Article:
principal prep

Principal prep is changing for the better

Some critics worry principal prep programs aren't training principals to meet real challenges

Universities are starting to change their principal prep programs to better prepare principals to meet real-world challenges, according to a new RAND Corporation report.

The report looks at the first year of a four-year $49 million initiative to improve training for aspiring school principals in seven universities.

The seven universities participating in The Wallace Foundation’s University Principal Preparation Initiative (UPPI) are redesigning their principal prep programs by working with local high-need school districts that hire their graduates. They also are working with accreditation agencies in their states—a move not typical of most other programs.

“Past research shows that successful principal preparation programs should include partnerships with districts,” says Rebecca Herman, a senior researcher at RAND and a lead author on the report. “Our report illustrates such engagement is feasible, valuable and critical to creating these programs.”

Principals help set school vision and culture, supporting teacher effectiveness and, ultimately, improving student achievement. Some educators say many university programs that train principals favor theory over practice and provide too little field experience in which candidates learn by taking on duties of school leaders. The initiative seeks to boost such programs by generating lessons for other universities on how best to design a program that prepares effective principals.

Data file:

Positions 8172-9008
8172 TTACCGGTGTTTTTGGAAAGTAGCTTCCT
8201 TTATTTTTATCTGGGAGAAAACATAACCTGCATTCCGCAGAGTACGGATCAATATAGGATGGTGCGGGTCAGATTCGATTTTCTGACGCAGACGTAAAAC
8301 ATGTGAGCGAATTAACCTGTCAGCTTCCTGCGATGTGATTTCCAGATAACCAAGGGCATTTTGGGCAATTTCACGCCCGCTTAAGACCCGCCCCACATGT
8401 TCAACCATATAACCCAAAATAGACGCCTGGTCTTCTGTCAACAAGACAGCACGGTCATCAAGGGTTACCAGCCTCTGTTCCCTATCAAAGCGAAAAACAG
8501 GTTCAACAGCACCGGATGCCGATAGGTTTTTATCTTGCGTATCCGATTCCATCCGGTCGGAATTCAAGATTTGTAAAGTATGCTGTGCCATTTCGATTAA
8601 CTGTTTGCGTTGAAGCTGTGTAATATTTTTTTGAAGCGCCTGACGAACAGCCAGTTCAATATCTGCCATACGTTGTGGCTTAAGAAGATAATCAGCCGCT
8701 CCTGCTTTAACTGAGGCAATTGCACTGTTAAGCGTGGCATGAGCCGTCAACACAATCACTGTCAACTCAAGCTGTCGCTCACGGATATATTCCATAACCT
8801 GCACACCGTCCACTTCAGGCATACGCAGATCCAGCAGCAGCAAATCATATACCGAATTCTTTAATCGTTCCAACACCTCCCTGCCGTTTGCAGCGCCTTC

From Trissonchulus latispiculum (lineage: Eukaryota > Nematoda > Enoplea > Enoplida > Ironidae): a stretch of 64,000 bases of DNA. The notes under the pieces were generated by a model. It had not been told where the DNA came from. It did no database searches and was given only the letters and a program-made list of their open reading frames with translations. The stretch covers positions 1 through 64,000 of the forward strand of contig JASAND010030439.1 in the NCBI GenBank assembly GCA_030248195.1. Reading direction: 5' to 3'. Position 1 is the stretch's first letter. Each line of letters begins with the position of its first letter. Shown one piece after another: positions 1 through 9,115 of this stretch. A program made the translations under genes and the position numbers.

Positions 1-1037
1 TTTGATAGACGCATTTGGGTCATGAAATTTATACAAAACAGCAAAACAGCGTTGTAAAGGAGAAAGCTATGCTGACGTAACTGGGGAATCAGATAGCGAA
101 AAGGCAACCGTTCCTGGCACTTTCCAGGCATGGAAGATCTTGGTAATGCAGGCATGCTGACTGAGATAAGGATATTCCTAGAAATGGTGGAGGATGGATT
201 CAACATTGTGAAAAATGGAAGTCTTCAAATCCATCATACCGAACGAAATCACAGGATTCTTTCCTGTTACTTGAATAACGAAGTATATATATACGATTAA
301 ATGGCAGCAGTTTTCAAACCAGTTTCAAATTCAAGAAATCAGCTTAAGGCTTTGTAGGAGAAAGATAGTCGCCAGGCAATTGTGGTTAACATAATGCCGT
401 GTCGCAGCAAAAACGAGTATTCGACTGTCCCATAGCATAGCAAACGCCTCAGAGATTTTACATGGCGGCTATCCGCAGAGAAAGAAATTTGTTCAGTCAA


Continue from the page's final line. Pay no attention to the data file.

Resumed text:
The RAND report finds that, during the first year of the initiative, programs are working to better align programs with expected skills needed upon graduation, as well as ensuring their programs meet state and national leadership standards. All have taken evidence-based self-assessments to see how programs can be improved and developed models to guide their redesign.

Programs are trying to develop a more coherent curriculum that integrates theory and practice, and offer more hands-on training opportunities and greater collaboration with school districts by asking practitioner-leaders to work as part-time instructors.

As partners in the initiative, states in which the universities are located are exploring how policies could strengthen principal preparation programs statewide.

“Many universities see the need to redesign their principal preparation programs to better reflect today’s realities of that important job,” says Jody Spiro, The Wallace Foundation’s director of education leadership. “These seven programs have accomplished a great deal in the first year. The RAND report shares many lessons from their work that others can use to build a foundation for this complex change process, beginning with forming deep partnerships with the districts that hire their graduates and the state that develops the policies affecting the redesign.”

The universities in the initiative are Albany State University (Georgia), Florida Atlantic University, North Carolina State University, San Diego State University (California), the University of Connecticut, Virginia State University, and Western Kentucky University. Each has the support of a mentor program—in which they are paired with a principal preparation program—that has expertise in one or more areas that the UPPI university program seeks to develop.

The report, Launching a Redesign of University Principal Preparation Programs: Partners Collaborate for Change, is the first of three Wallace Foundation-sponsored RAND reports on the initiative. The two future reports will analyze how state policies can strengthen principal preparation programs, as well as final program redesign and changes in aspiring principals’ experiences.

Material from a press release was used in this report.

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Laura Ascione

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